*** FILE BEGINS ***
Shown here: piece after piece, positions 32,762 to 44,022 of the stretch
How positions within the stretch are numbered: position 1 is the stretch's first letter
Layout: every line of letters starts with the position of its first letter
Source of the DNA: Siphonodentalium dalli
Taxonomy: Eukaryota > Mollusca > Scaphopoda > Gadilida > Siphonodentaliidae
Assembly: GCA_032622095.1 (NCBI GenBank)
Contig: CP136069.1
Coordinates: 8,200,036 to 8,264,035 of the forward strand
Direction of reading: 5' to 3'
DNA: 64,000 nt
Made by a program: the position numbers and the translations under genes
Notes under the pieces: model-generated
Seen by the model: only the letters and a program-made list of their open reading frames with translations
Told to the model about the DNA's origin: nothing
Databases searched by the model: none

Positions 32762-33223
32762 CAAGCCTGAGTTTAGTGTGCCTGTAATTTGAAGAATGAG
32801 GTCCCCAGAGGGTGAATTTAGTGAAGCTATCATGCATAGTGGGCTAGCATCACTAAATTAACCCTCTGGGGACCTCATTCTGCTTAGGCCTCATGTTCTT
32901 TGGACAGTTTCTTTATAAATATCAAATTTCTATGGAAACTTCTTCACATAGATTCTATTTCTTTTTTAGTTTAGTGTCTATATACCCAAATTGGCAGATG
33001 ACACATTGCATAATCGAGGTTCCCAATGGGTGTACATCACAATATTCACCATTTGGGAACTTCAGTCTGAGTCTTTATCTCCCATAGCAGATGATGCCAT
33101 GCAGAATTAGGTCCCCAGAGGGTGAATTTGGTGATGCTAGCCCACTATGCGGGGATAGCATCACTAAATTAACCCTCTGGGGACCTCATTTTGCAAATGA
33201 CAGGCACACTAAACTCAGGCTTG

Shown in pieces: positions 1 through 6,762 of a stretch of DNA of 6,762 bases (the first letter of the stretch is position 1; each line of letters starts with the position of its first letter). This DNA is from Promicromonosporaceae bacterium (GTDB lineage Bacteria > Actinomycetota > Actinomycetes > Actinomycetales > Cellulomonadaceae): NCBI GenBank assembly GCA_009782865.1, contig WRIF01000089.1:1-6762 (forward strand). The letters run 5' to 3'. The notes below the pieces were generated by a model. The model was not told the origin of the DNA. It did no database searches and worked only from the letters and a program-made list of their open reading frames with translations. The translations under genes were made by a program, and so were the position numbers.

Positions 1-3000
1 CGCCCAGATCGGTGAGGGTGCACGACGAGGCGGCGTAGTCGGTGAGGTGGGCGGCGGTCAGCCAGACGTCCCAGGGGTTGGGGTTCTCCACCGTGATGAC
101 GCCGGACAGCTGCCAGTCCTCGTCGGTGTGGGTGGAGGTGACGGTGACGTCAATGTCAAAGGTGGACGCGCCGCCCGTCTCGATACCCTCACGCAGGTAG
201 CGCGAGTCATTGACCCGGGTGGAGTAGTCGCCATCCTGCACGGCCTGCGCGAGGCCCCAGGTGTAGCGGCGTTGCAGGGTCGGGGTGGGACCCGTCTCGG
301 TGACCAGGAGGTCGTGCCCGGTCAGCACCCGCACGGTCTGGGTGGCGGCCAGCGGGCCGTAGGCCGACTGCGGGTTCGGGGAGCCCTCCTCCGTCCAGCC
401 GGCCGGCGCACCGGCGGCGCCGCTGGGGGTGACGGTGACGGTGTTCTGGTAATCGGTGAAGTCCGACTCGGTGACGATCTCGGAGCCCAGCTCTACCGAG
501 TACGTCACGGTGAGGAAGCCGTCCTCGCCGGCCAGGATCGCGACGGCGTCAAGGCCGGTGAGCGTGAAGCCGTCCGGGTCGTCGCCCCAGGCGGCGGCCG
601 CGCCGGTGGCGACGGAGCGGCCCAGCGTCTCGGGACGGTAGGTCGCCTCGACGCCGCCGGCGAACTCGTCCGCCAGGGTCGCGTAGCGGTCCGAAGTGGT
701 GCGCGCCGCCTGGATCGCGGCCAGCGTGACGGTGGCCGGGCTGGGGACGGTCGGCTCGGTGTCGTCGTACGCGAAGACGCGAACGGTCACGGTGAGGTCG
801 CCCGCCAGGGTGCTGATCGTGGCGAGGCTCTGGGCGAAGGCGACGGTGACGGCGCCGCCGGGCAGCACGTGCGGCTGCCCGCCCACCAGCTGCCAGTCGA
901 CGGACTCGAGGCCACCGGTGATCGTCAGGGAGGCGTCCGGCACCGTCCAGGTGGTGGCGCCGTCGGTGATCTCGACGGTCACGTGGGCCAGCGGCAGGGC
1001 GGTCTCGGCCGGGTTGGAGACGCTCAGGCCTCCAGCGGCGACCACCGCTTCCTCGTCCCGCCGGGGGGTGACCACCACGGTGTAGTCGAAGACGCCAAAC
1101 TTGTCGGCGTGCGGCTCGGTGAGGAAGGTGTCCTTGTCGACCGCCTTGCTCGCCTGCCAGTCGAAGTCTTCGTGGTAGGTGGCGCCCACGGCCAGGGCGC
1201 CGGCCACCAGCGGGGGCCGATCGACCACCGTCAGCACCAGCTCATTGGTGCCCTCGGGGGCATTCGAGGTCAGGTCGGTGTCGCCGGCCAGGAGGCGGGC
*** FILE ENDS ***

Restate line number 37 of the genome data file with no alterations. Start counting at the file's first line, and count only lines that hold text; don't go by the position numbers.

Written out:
1201 CGGCCACCAGCGGGGGCCGATCGACCACCGTCAGCACCAGCTCATTGGTGCCCTCGGGGGCATTCGAGGTCAGGTCGGTGTCGCCGGCCAGGAGGCGGGC